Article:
On Wednesday, November 9th at 7:30pm, Two Lines is collaborating with The Bridge reading series to put on a special event at McNally Jackson (52 Prince St.) in celebration of the new issue, Counterfeits. “Counterfeits” editor Luc Sante will host the event, and will be joined by translators Aaron Kerner, Patrick Philips, Alex Zucker, Alyson Waters, and author Magdaléna Platzováfor.
In preparation for this event, Two Lines just posted an interview with Alyson Waters about Albert Cossery and her translation of The Colors of Infamy, which is coming out next month from New Directions.
Scott Esposito: We’re here to talk about your excerpt from The Colors of Infamy, which comes from the third novel by Egyptian-French writer Albert Cossery to be published in the past couple of years. Cossery, who died in 2008 and did most of his writing decades ago, has become something of a sensation lately, with these new translations getting rave attention in a lot of leading periodicals. Why do you think Cossery has caught on so much?
Alyson Waters: I wish I could say that he’s moved into best-sellerdom, but that would be overstating the case a bit! I think that Cossery’s a great writer, and maybe it’s taken some time for people to realize that here—an Egyptian author who writes in French translated into English is not everyone’s first choice as a “go-to” book. We’re fortunate to have wonderful publishers like New Directions and New York Review Books who took a chance on publishing these translations in the last few years, although some of his work was translated into English decades ago, but it’s all gone out of print. I started translating The Colors of Infamy for the pleasure of it some seven or eight years ago, but it wasn’t until I won a PEN Translation Grant for the book that publishers sat up and took notice. I was lucky that Barbara Epler of New Directions wanted me to translate A Splendid Conspiracy as well. And now, in addition to The Jokers, brought out last year in Anna Moschovakis’ translation, New York Review Books is bringing out a revised version of a translation by Thomas Cushing of Proud Beggars that was originally done in 1981. It would be nice to think that all this interest has to do with the Arab Spring, and that may be true right now as far as new readers are concerned, and I hope interest continues to grow. But those of us who have been pushing for Cossery to have a bigger presence in the English-speaking world have been doing so for about a decade, some even longer. He’s got a wicked sense of humor, a very appealing anti-work/anti-capitalist/anti-materialist philosophy that goes with our current recession mood, I think, and a rather cynical—though some might say accurate—view of the benefits of any revolution for the poorest of the poor—all of which can be seen quite clearly in The Colors of Infamy.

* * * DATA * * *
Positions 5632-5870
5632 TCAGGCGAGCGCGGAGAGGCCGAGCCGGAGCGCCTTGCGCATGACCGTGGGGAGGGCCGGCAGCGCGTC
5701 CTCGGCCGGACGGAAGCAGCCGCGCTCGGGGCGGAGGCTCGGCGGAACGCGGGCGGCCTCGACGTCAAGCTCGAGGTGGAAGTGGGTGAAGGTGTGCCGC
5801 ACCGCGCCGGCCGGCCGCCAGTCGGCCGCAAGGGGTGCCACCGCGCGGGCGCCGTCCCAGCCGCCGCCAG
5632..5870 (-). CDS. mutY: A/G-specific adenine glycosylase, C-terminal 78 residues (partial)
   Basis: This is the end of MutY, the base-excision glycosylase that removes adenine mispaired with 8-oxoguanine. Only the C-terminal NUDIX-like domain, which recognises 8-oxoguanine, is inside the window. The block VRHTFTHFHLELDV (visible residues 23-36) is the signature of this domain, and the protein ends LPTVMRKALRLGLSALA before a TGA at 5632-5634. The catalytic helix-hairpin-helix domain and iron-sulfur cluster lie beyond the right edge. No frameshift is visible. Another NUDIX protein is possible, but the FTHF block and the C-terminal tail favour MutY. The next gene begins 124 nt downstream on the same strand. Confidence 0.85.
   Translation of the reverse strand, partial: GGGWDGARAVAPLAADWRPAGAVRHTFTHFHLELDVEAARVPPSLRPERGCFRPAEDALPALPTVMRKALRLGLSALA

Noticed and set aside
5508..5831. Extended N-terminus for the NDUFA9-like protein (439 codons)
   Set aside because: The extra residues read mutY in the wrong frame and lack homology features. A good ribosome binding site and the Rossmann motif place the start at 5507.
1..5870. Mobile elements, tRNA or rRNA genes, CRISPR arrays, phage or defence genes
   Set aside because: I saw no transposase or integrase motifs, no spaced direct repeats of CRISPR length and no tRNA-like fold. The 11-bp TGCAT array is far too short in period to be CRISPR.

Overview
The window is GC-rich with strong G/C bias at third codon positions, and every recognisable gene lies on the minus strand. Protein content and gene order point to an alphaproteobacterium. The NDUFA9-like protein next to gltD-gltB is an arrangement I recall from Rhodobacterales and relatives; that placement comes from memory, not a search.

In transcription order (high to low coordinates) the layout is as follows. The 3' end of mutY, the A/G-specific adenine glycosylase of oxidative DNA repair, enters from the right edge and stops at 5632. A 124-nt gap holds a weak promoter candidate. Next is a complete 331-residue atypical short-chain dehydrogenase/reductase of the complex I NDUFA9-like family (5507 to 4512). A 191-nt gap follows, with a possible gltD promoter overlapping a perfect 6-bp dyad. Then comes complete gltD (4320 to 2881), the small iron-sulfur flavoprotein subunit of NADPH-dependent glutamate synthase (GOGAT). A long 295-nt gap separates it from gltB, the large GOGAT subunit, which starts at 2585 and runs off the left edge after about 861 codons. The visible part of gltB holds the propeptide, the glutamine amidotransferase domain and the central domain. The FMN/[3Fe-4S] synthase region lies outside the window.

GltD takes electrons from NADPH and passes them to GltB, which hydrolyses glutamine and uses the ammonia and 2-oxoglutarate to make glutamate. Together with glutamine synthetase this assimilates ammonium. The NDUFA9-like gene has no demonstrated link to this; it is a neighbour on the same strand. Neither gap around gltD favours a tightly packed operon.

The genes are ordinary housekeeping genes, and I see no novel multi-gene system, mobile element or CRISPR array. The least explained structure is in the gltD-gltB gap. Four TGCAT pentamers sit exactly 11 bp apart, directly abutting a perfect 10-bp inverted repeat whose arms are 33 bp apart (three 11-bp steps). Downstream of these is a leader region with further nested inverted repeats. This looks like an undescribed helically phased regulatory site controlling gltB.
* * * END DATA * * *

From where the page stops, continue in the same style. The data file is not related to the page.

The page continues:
Click here to read the full interview, and be sure to order a copy of the new issue while you’re there.
The eighteenth annual installment of Two Lines will be edited by Luc Sante and Rosanna Warren, and we’re looking for the best of the best new translations in any genre (poetry, fiction, drama, essay, non-conformist).
In addition to nearly two hundred pages of poetry and fiction from around the world we will also be running a special section of international noir literature. When we say noir, however, we’re not merely looking for the next Stieg Larsson, we’re looking for work that walks the edges of the genre, that attempts something greater or other within (or around) the traditional model. We want poetry that incorporates thematic music, excerpts from graphic novel whodunits of a political slant, or anything you feel might interestingly play with the tropes of noir.
Previously unpublished work only.
Deadline to submit your work is December 1, 2010. No late submissions accepted!
All other details (length, mailing address) can be found at the link above.
Miruna is a novella written in the voice of an adult who remembers the summer he (then, seven) and his sister, Miruna (then, six) spent in the Evil Vale with their grandfather (sometimes referred to as “Grandfather,” other times as. . .
Kamal Jann by the Lebanese born author Dominique Eddé is a tale of familial and political intrigue, a murky stew of byzantine alliances, betrayals, and hostilities. It is a well-told story of revenge and, what’s more, a serious novel that. . .
While looking back at an episode in his life, twenty-year-old Taguchi Hiro remembers what his friend Kumamoto Akira said about poetry.
Its perfection arises precisely from its imperfection . . . . I have an image in my head. I see. . .
The central concern of Sorj Chalandon’s novel Return to Killybegs appears to be explaining how a person of staunch political activism can be lead to betray his cause, his country, his people. Truth be told, the real theme of the. . .
Spoiler alert: acclaimed writer Stefan Zweig and his wife Lotte kill themselves at the end of Lauren Seksik’s 2010 novel, The Last Days.
It’s hard to avoid spoiling this mystery. Zweig’s suicide actually happened, in Brazil in 1942, and since then. . .
To call Kjell Askildsen’s style sparse or terse would be to understate just how far he pushes his prose. Almost nothing is explained, elaborated on. In simple sentences, events occur, words are exchanged, narrators have brief thoughts. As often as. . .
After a mysterious woman confesses to an author simply known as “R” that she has loved him since she was a teenager, she offers the following explanation: “There is nothing on earth like the love of a child that passes. . .